Just a few days into London 2012, we've had our fair share of surprises as well as some outcomes we all expected.
Did anyone think Michael Phelps could take home the gold in the 400 IM? Probably not. But very few expected him to fail to medal at all. Meanwhile, most of us had a feeling that Phelps' toughest competition, Ryan Lochte, would give the Olympic legend a run for his money, and we were right—Lochte cruised to a dominating first-place finish in the 400 IM on Saturday.
On Tuesday, Phelps will have a shot at redemption in the 200-meter butterfly, for which he qualified on Monday. Here's a look at where and when to watch Phelps' race, as well as some of the other top Olympic events on Tuesday.
You can see Tuesday's full TV schedule here.
Men's 200-Meter Butterfly Final
TV: NBC, 8 p.m.-12 a.m. ET (Tape-Delayed)
Live Stream: NBCOlympics.com, 2:30 p.m. ET
Phelps will have a chance to redeem what has been a lackluster campaign at the 2012 Olympics when he takes the stage for the 200-meter butterfly final on Tuesday. NBC will air the tape-delayed coverage during primetime, but if you can't wait that long to see if Phelps can take home the gold, you can tune into the live stream at 2:30 p.m. ET.
In 2004 and in 2008, Phelps won the event 200m fly, but during Monday's preliminary heats, he registered the fifth-fastest time, according to the Chicago Sun-Times, clocking in at 1:55.53. In his heat, he finished behind Austria's Dinko Jukic and the U.S.'s Tyler Clary.
Tuesday night will be Phelps' chance to prove he still has what it takes to come out on top—without the pressure of U.S. teammate Ryan Lochte interfering. Though he hasn't looked anywhere near as dominant as he did back in 2008, he's still Michael Phelps. He still has some magic left. And if there's any event in which he's going to be able to prove himself, it's this one.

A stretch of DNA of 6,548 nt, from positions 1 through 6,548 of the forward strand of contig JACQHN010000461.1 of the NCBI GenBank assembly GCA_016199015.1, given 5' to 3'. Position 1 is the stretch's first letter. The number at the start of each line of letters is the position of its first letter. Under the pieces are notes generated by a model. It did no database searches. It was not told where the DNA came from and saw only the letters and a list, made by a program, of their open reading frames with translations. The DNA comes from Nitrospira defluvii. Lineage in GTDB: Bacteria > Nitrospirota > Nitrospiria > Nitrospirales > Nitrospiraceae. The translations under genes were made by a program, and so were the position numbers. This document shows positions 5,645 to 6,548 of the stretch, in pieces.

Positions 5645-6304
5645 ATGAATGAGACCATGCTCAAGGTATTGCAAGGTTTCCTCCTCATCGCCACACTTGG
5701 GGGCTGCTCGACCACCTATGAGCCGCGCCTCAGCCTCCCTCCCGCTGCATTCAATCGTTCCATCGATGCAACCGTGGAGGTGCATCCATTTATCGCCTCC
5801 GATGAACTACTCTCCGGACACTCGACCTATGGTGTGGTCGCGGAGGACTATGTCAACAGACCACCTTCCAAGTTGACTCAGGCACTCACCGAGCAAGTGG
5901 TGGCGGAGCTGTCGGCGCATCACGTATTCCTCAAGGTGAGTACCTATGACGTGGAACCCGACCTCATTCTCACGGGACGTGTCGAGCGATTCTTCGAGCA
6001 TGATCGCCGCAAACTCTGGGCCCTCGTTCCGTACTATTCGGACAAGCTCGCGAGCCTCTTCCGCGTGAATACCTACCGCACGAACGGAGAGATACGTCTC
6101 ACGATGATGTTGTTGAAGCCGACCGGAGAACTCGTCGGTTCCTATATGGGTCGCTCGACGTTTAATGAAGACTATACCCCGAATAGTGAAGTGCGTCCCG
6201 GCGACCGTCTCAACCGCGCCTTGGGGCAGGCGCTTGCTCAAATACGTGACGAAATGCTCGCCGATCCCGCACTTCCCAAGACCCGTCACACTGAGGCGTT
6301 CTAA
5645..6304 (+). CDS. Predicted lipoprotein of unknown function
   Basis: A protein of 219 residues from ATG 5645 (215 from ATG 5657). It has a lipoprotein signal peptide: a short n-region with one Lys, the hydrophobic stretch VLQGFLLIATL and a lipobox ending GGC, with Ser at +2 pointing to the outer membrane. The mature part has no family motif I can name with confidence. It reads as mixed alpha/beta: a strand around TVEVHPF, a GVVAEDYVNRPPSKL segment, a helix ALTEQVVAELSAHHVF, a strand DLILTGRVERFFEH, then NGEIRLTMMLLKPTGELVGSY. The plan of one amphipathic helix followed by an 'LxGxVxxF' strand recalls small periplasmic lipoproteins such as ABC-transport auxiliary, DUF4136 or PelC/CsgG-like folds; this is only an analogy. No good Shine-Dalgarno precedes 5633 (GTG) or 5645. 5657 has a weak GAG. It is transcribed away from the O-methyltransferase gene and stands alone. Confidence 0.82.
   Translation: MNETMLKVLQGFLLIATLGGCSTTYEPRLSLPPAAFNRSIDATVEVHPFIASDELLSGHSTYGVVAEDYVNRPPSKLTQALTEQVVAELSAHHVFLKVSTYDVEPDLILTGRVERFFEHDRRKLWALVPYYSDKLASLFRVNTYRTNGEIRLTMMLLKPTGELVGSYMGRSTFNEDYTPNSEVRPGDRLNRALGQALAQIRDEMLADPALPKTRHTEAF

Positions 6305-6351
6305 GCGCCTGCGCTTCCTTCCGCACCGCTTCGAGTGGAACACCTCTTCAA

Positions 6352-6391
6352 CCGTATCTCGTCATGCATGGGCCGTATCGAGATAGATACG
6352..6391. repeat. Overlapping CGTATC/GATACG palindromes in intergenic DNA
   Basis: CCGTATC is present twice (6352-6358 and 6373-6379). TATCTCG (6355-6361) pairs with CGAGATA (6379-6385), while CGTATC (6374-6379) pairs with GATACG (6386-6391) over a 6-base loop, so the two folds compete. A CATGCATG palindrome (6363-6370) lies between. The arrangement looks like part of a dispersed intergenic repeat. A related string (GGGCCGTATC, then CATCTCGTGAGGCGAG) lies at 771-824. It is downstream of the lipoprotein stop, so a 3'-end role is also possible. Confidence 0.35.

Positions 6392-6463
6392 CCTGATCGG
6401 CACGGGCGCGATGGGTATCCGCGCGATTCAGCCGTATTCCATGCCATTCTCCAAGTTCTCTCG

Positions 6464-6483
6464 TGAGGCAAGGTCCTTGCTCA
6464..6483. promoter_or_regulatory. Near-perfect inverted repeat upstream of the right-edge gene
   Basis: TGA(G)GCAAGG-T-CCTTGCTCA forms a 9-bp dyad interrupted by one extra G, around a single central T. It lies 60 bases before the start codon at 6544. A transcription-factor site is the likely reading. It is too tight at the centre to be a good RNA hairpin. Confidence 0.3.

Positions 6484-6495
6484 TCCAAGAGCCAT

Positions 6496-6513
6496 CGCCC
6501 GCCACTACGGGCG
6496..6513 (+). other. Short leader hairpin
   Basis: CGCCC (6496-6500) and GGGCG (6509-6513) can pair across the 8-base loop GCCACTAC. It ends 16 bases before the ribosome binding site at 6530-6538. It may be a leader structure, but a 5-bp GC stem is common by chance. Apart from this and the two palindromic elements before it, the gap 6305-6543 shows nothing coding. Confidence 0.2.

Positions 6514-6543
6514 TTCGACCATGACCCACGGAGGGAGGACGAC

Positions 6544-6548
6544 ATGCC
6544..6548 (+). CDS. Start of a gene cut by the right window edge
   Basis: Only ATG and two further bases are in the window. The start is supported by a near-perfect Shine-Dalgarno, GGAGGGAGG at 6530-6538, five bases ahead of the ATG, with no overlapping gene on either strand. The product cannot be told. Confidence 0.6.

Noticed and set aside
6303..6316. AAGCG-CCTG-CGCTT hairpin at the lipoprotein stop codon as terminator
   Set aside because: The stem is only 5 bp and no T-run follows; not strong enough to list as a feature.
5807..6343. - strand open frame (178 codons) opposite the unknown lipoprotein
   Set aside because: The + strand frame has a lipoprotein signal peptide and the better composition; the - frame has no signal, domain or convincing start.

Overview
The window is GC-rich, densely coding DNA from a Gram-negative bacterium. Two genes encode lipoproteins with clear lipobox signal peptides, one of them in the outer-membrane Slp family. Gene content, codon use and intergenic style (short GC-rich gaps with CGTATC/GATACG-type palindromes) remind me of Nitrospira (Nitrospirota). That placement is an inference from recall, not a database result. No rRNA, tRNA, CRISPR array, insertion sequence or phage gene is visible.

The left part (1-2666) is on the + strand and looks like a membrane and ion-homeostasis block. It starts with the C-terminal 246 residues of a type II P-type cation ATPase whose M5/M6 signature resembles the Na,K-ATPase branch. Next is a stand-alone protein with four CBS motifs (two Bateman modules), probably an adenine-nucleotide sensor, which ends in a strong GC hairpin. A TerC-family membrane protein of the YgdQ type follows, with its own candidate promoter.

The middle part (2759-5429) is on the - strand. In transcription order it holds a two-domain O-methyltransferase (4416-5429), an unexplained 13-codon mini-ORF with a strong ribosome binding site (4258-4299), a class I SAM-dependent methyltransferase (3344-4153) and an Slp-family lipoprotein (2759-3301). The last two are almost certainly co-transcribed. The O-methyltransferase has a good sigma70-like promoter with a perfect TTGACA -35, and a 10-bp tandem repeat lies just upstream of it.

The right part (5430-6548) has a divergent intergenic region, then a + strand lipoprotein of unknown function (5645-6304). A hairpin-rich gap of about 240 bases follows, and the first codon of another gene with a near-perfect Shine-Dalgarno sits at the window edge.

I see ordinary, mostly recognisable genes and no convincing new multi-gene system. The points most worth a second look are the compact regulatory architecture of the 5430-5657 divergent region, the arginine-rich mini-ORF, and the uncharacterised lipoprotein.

TV: NBC, 8 p.m.-12 a.m. ET (Tape-delayed)
Live Stream: NBCOlympics.com, 11:30 a.m. ET
When Jordyn Wieber failed to qualify for the all-around competition on Sunday, it was a shock to the U.S., which expected her to be this year's version of Shawn Johnson. But the entire gymnastics squad will have to put that unexpected outcome behind it as it embarks on team finals in the balance beam, floor exercise, uneven bars and the vault.
The results for Wieber may have been devastating on Sunday, but the results for the U.S. team as a whole were anything but: The Americans qualified first for Tuesday's finals, according to the Los Angeles Times. Suddenly, the gold looks to be closer within reach than ever.
The U.S. boasts exceptional talent in each of Tuesday's events: McKayla Maroney is the U.S.'s vault specialist, Aly Raisman excels on the balance beam and Douglas owns the uneven bars. Given the vast array of talent on this squad, it's possible we could see them sweep the golds. Let's just hope that Wieber's personal distress doesn't distract or bring down the whole team.
Men's Basketball: Tunisia vs. USA
TV: NBC Sports Network, 5:15 p.m. ET
Live Stream: NBCOlympics.com, 5:15 p.m. ET
Coming off a decisive 98-71 win over France in their opening game on Sunday, the Americans will look to make it two straight victories when they take on Tunisia on Tuesday.
Sunday's win was a good one, but it certainly wasn't perfect. The U.S. got off to yet another slow start and held only a 22-21 lead after the first quarter. But that slim lead seemed to breathe some life into the team, because from then on, France had no chance.
And it wasn't even LeBron James that hogged the postgame headlines, as many expected. That honor went to the guy LeBron took down en route to this season's NBA title. Kevin Durant tallied 22 points in the win, while LeBron pitched in eight assists.
Game 2 against Tunisia will be all about consistency and finding a way to come out of the gates aggressive and hungry. On Sunday, the U.S. dominated France on the boards but took too many bad shots from long range. If the Americans can play similarly solid defense but make better decisions from the floor, Tuesday's game shouldn't look much different from their last.